Reference: See Beeson [1968:7] for a short synopsis of the Grubb family ancestry.8


Reference: ANCESTORS OF JOHN GRUBB (1652 - 1708) by The Grubb Family Association. Edited by David N. Grubb of Ridgewood, New Jersey. October, 2001. (n.p.: n.pub., publish date).5


John Henry Grubb
John Grubb came to America in 1677 on the Kent. While there is no passenger list per se, there is strong evidence that John Grubb was one of the Kent's passengers. In 1677, John was either a Quaker or closely associated with Quakers. After his death in 1708, John was buried at the St. Martin's Episcopal Church in Marcus Hook, Pennsylvania. The original St. Martins was built in 1700, although the current structure dates to 1845. The deed stipulates that no Quaker be buried there. While this may have been relaxed later, it is unlikely that John Grubb would have been interred at St. Martin's in 1708 had he been a Quaker. However, there is no record of John's religious views earlier in life. The Kent was chartered by William Penn and all of its settlers were Quakers or closely associated with Quakers. John could only have learned about the Kent from a Quaker, and could only have been on the Kent if a Quaker vouched for him.
*****************
Ever since 1893, there has been a debate within the Delaware Grubb family concerning its origins. New evidence has been discovered that finally establishes that John Grubb, our immigrant ancestor was christened in Stoke Climsland, Cornwall on August 16, 1652, the son of Henry Grubb Jr and his wife, Wilmot.

The surname Grubb, Grubbe and its variations do not appear in the first census of England, taken in the late eleventh century. It appears that the name was brought to England by twelfth and thirteenth century Danish immigrants and later by fifteenth century Protestant Hussite refugees from northern Germany. The Grubb/Grubbe surname is not common in England, but by the seventeenth century there were Grubb families throughout the United Kingdom. Just as in America, many of these families were probably not related.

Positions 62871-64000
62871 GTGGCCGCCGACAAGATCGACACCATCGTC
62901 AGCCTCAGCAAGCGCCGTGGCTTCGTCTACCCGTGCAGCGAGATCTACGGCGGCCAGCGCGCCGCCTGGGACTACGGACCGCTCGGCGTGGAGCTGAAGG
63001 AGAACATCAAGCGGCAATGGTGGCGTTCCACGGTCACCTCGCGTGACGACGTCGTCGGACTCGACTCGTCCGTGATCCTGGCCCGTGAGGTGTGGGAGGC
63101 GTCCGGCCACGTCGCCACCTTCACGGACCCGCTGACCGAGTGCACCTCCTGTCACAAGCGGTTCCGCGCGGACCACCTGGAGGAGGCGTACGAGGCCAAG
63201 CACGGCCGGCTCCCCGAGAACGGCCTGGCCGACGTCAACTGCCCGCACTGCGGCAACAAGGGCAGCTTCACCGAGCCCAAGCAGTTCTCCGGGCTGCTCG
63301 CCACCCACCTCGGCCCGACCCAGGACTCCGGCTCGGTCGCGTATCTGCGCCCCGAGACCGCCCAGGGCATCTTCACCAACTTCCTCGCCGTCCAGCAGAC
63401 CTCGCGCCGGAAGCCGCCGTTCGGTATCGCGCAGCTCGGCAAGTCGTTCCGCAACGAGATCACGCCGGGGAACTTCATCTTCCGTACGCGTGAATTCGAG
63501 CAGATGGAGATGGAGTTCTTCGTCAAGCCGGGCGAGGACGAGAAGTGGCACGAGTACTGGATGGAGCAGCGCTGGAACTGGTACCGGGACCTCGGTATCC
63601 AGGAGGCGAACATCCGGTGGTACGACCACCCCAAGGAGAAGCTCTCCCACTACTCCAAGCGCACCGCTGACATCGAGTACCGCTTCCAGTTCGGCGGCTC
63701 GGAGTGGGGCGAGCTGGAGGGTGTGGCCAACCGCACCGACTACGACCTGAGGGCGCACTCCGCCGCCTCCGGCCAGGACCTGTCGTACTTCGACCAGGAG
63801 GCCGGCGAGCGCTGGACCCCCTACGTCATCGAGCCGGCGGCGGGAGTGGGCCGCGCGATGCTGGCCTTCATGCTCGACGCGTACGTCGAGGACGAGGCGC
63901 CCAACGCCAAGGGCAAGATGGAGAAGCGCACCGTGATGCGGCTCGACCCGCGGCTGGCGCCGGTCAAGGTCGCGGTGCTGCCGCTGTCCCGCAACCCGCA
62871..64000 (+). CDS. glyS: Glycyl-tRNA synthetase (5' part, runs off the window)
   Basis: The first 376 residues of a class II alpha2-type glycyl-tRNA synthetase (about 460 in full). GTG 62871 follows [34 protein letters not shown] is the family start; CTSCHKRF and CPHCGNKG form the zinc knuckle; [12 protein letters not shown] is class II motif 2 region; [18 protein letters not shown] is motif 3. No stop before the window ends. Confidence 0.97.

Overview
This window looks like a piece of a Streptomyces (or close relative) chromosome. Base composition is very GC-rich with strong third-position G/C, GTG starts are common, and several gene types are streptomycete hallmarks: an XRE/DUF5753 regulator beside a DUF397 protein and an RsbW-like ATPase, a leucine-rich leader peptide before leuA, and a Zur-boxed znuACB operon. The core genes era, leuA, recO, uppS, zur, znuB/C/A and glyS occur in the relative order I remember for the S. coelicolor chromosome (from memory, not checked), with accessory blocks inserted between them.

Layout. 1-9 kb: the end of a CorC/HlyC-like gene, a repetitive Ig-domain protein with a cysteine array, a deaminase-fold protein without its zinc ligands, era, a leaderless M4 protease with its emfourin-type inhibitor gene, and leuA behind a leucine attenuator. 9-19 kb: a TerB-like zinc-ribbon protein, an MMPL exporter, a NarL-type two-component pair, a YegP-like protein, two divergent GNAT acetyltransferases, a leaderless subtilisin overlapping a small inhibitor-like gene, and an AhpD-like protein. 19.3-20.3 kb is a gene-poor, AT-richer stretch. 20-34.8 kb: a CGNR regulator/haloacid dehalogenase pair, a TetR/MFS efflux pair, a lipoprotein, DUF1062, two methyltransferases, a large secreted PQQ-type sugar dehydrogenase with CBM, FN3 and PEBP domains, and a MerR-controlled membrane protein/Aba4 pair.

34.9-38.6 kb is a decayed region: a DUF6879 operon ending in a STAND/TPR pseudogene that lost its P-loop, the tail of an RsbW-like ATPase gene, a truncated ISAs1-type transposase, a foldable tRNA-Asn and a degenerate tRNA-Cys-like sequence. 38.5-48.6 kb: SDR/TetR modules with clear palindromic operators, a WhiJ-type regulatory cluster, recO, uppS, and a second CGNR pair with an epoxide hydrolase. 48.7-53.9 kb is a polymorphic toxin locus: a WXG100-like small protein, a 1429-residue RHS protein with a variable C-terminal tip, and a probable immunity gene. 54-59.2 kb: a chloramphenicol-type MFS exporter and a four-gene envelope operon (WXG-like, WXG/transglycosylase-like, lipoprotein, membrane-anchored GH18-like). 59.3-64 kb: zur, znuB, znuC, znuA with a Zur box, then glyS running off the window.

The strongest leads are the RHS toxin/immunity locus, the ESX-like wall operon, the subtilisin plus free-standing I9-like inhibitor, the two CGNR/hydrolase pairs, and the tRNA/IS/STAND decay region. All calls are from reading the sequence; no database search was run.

In 1662, John Grubb Jr (1625 – 1700), probably the 2nd great grandson of Sir Henry Grubbe, purchased the estate and mansion house at Horsenden, Buckinghamshire, just over the boarder from Hertfordshire. This estate of 1240 acres remained in the family until 1841 when it was sold for 63,000 pounds to the Duke of Buckingham. Members of this branch include a long line of London area solicitors and Clerks of the fishmonger’s company.
*****************
The following information was received from Barbara Dill, 1124 Clark St., San Jose, Ca. 95125, dated Dec 1984.

Frances Vane of Kent married John Grubb, Justice of New Castle Co., Delaware in 1693, and member of the Colonial Assembly of Pennsylvania 1698-1700. They went to New Jersey in 1677 arriving from England on the ship "Kent". They moved to Pennsylvania in 1681 where Frances gave birth to first English male child born in Pennsylvania. They later settled on a plantation called Grubb Homestead and which is ssstill occupied by their descendants. John died in March 1708.

It is assumed that Frances was the granddaughter of Sir Henry Vane the Elder and that he was the first to use the old version of the name rather than Fane. It is also noted that his wife's name was Frances. Prior to the time of Henry the name was not seen in the family, after him it occured several times, in other words it became a family name. This slim evidence seems more convincing when one considers that the name of Vane is not very common. It might also be menntion that John Grubb seems to have been from a family that would have been of the same social class as the Vanes. It is assumed that Frances Vane Grubb was the daughter of either, sir George, Sir Walter, Ralph or possibly one of the other sons of sir Henry the Elder.

In November 1679 a tract of 340 acres of land on Chester Creek, near Upland New Chester, Pennsylvania was conveyed to John Grubb and Richard Buffington. On september 19, 1682, "Stockdales's Plantation" of 800 acres in Brandywine Hundred, New Castle county was surveyed to John Grubb, though a portion of it was in dispute between him and the Proprietary Government for a number of yars, as shown by the correspondence of James Logan, Secretary of the Proprietors. It was located on Nasman's creek and the Delaware River, and came to be known as "Grubb's Manor Lands'. On May 9, 1691, there was surveyed to him by virtue of a warrant dated April 26, 1684, four and one half acres for a tan yar, on which he erected a tannery. At the Court of Chester, Jan 6, 1684, he made a deposition in reference to a matter then pending, and is mentioned as 'about 32 years of age". On June 3, 1698, Alice gilpin conveyed to him 108 acres of land near Grubb's Landing, on the Delaware, and in 1707 John French conveyed tp jo, 175 acres in Brandywine Hundred. In 1703-04 he purchased land at Marcus Hook, Chester Township, chester Co., Pa. where was living at the time of making his will. He died at Marcus Hook March 26, 1708, but as he was a large landowner in New Castle County a copy there fore was filed in the Will's Office at New Castle, Del.